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Anthony Gowland Director, Ant Workshop5 years ago
excluding reviews from people that have an emotional investment which may bias their opinion whether they're aware of it or not
Emotion and subconscious bias come in to every single review anyway. Are you saying someone who kickstarted a game and loves it has a less valid opinion than someone who bought it months later and loves it?
it means they all have a common base for comparison.
Not really - patches and variable pricing over time mean there's plenty of change. And that's ignoring that people weight aspects of a game differently anyway.

If Valve are able to identify 160 games they think are messing with reviews, how about dealing with those people directly, since it's almost certainly against the terms of service for developers? It would be less dramatic than making sweeping changes to the store, that won't stop scammers from scamming anyway.
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Tyler Moore Game Designer & Unity Developer 5 years ago
@Anthony Gowland:
Emotion and subconscious bias come in to every single review anyway. Are you saying someone who kickstarted a game and loves it has a less valid opinion than someone who bought it months later and loves it?
Yes (to me subjectively at least), in the context of "What do other people who bought this game off steam without having invested in the game think?". I'd rather get my opinion of a product from someone who bought it off the shelf than an investor of that product. Hype culture is a real thing.


I Agree with your second point. It's tough to use reviews to gauge the value of a game when the price and quality fluctuate. I suspect Valve's "recent review" system has been an attempt to remedy that.

Edited 3 times. Last edit by Tyler Moore on 14th September 2016 5:19pm

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Craig Page El Presidente, Awesome Enterprises5 years ago
I like it, and not just because my own rating went from Mostly Negative to Mostly Positive. I think it just makes more sense...

Ask yourself, if you're browsing games on Steam, which reviews are more likely to match up with your own tastes? Reviews from other users who bought the game directly from Steam? Or outside reviews from people who got the game through Kickstarter, bundles, or giveaway sites?
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James Prendergast Process Specialist 5 years ago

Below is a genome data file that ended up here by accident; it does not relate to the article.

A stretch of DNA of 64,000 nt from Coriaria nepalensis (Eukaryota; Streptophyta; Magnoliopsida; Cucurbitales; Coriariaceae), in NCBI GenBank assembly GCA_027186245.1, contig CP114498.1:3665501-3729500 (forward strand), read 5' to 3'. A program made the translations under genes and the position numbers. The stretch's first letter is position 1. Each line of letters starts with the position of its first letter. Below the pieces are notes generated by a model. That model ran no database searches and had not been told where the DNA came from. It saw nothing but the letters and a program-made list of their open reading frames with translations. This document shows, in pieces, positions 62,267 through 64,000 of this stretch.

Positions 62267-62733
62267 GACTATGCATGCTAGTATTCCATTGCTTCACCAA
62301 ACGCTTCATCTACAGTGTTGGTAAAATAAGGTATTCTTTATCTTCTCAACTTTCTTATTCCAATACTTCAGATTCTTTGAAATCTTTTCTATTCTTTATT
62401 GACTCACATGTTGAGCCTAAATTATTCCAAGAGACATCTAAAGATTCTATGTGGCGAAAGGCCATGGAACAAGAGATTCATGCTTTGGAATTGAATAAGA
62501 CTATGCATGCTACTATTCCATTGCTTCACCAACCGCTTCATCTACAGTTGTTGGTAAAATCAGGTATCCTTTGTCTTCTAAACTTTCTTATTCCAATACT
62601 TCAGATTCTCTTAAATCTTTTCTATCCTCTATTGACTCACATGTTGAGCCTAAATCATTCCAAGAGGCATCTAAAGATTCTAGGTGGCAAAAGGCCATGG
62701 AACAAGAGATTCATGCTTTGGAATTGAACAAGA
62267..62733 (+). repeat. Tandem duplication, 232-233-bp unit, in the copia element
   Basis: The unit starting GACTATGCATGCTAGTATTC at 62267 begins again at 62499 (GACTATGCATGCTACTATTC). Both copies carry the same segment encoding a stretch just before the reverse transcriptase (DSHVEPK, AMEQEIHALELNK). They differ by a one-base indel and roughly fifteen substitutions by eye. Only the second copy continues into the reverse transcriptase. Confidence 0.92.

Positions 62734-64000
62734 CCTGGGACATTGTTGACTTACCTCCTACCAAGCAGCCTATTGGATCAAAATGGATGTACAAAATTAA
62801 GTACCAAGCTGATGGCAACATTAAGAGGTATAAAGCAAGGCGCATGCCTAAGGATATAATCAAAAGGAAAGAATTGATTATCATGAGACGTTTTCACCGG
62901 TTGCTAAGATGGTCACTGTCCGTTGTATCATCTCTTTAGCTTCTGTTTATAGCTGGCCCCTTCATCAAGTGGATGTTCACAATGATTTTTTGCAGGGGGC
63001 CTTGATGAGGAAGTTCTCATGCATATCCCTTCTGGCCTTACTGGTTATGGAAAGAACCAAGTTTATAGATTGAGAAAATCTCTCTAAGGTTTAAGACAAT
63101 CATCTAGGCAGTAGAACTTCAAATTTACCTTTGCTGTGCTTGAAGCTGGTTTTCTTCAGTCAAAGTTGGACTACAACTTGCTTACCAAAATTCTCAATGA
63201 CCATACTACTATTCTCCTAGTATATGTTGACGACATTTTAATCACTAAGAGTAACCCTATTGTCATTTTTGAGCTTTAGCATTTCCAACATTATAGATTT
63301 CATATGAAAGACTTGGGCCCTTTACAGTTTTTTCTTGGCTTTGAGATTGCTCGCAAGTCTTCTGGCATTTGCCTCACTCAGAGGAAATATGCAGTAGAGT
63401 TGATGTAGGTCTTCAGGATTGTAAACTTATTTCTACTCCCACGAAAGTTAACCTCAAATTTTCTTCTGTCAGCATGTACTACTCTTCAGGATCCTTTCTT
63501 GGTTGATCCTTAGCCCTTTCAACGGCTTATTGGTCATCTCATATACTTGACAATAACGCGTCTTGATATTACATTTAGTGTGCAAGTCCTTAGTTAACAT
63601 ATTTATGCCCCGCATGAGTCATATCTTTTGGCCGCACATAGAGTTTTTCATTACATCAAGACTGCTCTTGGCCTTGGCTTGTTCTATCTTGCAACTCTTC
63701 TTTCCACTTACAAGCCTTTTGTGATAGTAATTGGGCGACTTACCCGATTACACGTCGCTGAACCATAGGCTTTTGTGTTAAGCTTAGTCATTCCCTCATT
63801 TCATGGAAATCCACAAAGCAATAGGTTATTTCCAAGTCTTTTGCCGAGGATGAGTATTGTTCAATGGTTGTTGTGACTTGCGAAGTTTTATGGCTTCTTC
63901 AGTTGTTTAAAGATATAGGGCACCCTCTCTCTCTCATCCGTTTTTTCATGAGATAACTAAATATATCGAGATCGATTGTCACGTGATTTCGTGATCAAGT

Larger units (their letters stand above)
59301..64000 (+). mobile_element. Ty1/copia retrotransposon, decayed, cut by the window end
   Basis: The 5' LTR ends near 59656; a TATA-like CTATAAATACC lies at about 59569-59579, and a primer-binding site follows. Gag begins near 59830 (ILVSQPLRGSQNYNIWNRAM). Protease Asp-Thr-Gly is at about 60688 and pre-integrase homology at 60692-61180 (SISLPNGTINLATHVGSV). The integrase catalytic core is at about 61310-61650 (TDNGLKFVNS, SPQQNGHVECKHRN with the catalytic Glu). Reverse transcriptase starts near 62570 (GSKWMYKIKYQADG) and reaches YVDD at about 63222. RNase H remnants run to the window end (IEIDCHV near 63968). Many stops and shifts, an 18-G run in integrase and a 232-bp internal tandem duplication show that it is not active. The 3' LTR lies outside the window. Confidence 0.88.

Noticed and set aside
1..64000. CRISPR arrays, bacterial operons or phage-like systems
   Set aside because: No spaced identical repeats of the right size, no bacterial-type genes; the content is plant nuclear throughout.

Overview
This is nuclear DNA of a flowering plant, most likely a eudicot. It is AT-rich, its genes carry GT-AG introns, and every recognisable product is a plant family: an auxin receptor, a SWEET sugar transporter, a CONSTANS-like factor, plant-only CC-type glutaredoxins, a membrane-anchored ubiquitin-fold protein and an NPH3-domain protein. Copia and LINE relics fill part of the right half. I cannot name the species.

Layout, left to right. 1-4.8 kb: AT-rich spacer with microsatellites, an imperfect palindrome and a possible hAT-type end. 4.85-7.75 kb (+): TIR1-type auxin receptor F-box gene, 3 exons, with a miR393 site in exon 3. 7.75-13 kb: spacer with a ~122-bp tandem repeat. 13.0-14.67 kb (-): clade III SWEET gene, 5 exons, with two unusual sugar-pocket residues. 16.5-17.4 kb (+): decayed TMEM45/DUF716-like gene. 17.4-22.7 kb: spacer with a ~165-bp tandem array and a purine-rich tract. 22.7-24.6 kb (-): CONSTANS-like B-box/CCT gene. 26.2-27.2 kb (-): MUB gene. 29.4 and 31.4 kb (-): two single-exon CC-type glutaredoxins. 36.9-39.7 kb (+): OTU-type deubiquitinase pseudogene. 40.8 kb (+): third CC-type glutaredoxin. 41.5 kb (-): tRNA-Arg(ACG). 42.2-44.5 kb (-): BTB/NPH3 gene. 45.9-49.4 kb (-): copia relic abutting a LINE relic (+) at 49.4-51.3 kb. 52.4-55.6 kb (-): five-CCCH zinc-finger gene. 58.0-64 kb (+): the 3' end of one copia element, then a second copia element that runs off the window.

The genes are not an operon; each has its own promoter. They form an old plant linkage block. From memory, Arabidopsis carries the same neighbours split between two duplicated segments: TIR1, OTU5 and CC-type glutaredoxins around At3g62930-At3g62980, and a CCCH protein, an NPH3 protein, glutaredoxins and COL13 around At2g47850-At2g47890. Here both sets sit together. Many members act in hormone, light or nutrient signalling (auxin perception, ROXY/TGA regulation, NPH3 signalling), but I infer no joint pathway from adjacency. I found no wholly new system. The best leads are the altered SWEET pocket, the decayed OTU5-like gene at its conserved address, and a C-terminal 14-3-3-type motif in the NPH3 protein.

@Craig Page: Wait a minute... Whose "reviews are more likely to match up with your own tastes"? This isn't facebook we're talking about here. We're not advocating echo chambers of reinforcement... User reviews should be able to reflect the whole gamut of user tastes - not just those that you or some algorithm might decide you to favour.

At the end of the day, the problem was never the reviews themselves, but the 'number'/'rating' - because the reviews themselves are not gone. How many discussions have we had about the ridiculous nature of assigning a number to a game? Steam's response is to cull what goes into the number/thumbs up_down?

As I understand it, discoverability is aided by being able to expand your 'game horizon'. I've done it many times. Genres I've never played before, game types that turn me off from their description or initial try-out.

IMO, the right decision is to remove numbers and positive/negative scores and just have the reviews. Let people read what people say with a date, hours played and version number. Reviews with lower version numbers are pushed towards the bottom. If a person can't decide for themselves outside of a number or a general positive or negative then maybe the game isn't for them in the first place.
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Nathan Richardsson Executive Producer 5 years ago
While I totally understand the problem that they are trying to solve, this is about the most blunt way of doing it. I mean this says it all:
"Steam lists over 10,700 games for sale, which puts the number of games with glaring differences at about 1.5% of the total. The new rules will adjust the review score category for about 14% of games on the service."
We had a Founder's program so those 900 reviews went away, we use Steamworks extensively so our retail boxes are also external keys and won't count and we have electronic re-sellers and those keys are also invalid.

First part of a cleanup like this would be systematically identifying accounts and games with large number of free keys and large number of reviews. It should give a pretty nice list of positives which you can apply further filtering on to catch the biggest offenders. You can even link them to the real accounts people have.

Secondly, reviews from 0.2 hours played is just silly. At least have a proper minimum because a very clear indicator of a paid reviews is played time. Not to mention that giving a meaningful review after 20 minutes is kind strange.

Third, of course a minimum playtime before reviewing should be in, and higher than the 2 hour limit of refund.

Fourth, you could allow reviews from refunded copies, low playtime etc. but not count them in the review score. I mean, if brute force removing hundreds of reviews is OK without even analyzing them, that must be considered fair as well.

Because right now, while Eternal Crusade isn't about to be the biggest game in the world, a number of fully valid resellers and physical sales worldwide just got screwed along with us. I hope I elaborated a bit on why this isn't just an indie problem, and certainly not a practical solution to deal with a 1.5% problem.